A Caltech Library Service

Plasma Surface Interactions in LaB₆ Hollow Cathodes with Internal Xe Gas Discharge


Guerrero Vela, Pedro Pablo (2019) Plasma Surface Interactions in LaB₆ Hollow Cathodes with Internal Xe Gas Discharge. Dissertation (Ph.D.), California Institute of Technology. doi:10.7907/4CW7-2K35.


The ultimate goals of space vehicles are to move faster, further, and more reliably in the space environment. Electric propulsion (EP) has proven to be a necessary technology in the exploration of our solar system ever since its working principle was empirically tested in space in 1964. Thanks to the high exhaust velocities of ionized propellant gases, EP enables efficient utilization of the limited supply of propellant aboard spacecrafts. This technology has opened the possibility of long distance autonomous space missions.

EP devices require electron sources to ionize the propellant gas and to neutralize charges that are leaving the spacecraft. In modern EP thrusters, this is achieved by the use of hollow cathodes -- complex devices that employ low work function materials to emit electrons. Hollow cathodes using polycrystalline LaB6 inserts are attractive candidates for long duration EP based space missions. However, the physics behind LaB6 hollow cathode operation has not been studied in detail, which limits the possibility of their optimization. This work presents an integrated experimental and computational approach to investigate LaB6 hollow cathode thermal behaviour and the interplay between LaB6 insert surface chemistry and xenon plasma.

Our investigation of the thermal behaviour of LaB6 cathodes led to the unexpected discovery of a thermal transient when a new insert is first used. Specifically, we observed that the cathode temperature decreases by approximately 300 degrees over 50 hours before reaching steady state. This finding suggests a beneficial dynamic evolution of the cathode's chemical state when it interacts with its own plasma. This evolution is intrinsic to cathode operation and can only be precisely understood when the multiphysic nature of the cathode is self-consistently simulated. Thus, we built a numerical platform capable of combining the plasma, thermal and chemical behavior of a discharging hollow cathode. Simulations incorporating different neutralization models, inelastic ion-surface interaction and heterogeneous chemical evolution led to two major conclusions. First, simulations predicted a significant reduction of the LaB6 work function (0.42~eV) compared to previously reported baseline values, which is of paramount importance for EP thruster efficiency and operational lifetimes. Second, simulations suggested that the interaction between xenon low energy ions (< 50 eV) and the LaB6 surface occurs following a two step neutralization mechanism. The predicted work function reduction was experimentally confirmed by photoemission spectroscopy. Furthermore, using a combination of crystallographic analysis, scanning electron microscopy and profilometry, we demonstrated that work function reduction is caused by the creation of a crystallographic texture at the LaB6 surface upon interaction with Xe plasma. In addition, we postulated the existence of a work function enhancing mechanism of secondary importance, which can be explained by forced cationic termination of plasma exposed crystals.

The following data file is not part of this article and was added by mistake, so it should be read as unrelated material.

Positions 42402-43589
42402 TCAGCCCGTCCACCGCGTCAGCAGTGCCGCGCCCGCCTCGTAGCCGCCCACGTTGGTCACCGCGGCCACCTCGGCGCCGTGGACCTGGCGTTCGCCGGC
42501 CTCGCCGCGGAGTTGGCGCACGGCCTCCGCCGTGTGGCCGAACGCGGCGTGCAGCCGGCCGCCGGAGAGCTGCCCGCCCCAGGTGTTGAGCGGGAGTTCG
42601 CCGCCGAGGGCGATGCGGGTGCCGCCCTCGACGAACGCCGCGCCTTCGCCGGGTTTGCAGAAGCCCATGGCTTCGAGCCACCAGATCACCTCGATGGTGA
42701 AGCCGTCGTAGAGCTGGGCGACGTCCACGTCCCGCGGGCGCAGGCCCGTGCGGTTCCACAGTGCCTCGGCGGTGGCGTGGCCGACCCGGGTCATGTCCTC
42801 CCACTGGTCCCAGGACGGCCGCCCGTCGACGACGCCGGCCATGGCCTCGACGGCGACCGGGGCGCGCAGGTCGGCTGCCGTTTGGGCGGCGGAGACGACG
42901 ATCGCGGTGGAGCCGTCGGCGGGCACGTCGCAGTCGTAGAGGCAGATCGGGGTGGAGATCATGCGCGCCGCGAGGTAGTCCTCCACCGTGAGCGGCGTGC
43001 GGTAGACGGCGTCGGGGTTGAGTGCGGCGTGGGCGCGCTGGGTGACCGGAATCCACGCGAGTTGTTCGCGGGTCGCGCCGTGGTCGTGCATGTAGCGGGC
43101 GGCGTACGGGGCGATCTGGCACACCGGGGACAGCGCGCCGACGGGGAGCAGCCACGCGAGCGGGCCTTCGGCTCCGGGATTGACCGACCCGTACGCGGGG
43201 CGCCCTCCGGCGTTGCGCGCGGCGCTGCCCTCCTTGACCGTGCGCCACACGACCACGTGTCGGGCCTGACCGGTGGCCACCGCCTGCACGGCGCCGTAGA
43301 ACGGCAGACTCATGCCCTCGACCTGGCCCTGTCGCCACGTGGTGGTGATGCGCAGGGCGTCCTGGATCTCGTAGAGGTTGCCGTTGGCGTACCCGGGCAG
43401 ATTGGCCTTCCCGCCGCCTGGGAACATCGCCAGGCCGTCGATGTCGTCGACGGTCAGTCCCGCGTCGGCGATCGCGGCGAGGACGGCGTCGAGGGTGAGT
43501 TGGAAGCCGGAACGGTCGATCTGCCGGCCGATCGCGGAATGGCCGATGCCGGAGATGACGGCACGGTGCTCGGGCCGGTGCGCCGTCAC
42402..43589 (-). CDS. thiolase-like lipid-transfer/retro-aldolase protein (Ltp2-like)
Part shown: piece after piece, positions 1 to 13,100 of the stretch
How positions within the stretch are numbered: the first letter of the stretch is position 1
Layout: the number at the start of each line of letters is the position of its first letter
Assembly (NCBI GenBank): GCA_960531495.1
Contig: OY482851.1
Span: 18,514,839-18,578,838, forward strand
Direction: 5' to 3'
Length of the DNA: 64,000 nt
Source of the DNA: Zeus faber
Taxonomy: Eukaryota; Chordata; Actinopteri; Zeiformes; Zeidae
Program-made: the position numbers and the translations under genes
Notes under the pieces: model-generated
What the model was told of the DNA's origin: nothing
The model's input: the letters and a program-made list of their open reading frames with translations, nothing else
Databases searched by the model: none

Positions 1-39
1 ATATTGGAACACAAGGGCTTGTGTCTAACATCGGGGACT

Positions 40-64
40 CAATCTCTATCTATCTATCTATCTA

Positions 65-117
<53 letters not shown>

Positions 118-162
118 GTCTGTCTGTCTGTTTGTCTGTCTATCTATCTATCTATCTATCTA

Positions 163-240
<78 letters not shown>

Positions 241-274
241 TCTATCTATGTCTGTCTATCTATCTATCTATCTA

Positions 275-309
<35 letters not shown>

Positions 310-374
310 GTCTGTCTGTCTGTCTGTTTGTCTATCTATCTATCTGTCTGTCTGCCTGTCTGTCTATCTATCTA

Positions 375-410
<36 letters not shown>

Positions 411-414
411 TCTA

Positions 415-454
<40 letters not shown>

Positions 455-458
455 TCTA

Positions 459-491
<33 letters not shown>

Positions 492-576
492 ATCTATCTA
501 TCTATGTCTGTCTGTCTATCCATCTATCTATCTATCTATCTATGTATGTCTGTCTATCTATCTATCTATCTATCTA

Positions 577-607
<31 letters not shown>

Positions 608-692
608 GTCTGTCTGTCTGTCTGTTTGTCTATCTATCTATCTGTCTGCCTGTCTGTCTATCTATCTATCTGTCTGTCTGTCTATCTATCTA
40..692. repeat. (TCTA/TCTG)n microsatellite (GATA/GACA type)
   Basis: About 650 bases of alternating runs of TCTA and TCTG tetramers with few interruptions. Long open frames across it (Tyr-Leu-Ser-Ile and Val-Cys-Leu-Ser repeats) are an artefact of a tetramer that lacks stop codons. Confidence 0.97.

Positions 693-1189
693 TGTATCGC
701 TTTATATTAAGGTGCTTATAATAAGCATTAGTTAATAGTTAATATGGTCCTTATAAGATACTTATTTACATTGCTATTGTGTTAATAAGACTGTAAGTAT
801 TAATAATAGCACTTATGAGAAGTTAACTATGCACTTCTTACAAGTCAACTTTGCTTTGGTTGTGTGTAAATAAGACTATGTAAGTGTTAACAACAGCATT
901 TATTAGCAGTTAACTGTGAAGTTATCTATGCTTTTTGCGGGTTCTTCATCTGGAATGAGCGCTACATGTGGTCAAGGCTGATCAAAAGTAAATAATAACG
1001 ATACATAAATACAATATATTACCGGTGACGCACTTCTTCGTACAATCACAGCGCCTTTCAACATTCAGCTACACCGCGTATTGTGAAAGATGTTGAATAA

Our results revealed the unexpected phenomenon of work function reduction upon plasma exposure of LaB6. These findings suggest that LaB6 hollow cathodes may outperform current technologies and become the component of choice in EP thrusters for future space missions.

Item Type:Thesis (Dissertation (Ph.D.))
Subject Keywords:Plasma propulsion, Electric propulsion, Plasma-surface interactions, Cathode, Hollow cathode, LaB6, lanthanum hexaboride, ion-surface interactions, cathode modelling, hall thrusters, ion engines
Degree Grantor:California Institute of Technology
Division:Engineering and Applied Science
Major Option:Space Engineering
Minor Option:Electrical Engineering
Thesis Availability:Public (worldwide access)
Research Advisor(s):
  • Meiron, Daniel I.
Thesis Committee:
  • Meiron, Daniel I. (chair)
  • Shepherd, Joseph E.
  • Austin, Joanna M.
  • Polk, James E.
Defense Date:8 May 2019
Funding AgencyGrant Number
Glenn Research CenterUNSPECIFIED
Record Number:CaltechTHESIS:06032019-100503451
Persistent URL:
Related URLs:
URLURL TypeDescription ItemArticle adapted for Ch.2 adapted for Ch.3
Guerrero Vela, Pedro Pablo0000-0001-5766-2038
Default Usage Policy:No commercial reproduction, distribution, display or performance rights in this work are provided.
ID Code:11673
Deposited By: Pedro Pablo Guerrero Vela
Deposited On:04 Jun 2019 22:33
Last Modified:02 Nov 2021 19:40

Thesis Files

PDF - Final Version
See Usage Policy.


Repository Staff Only: item control page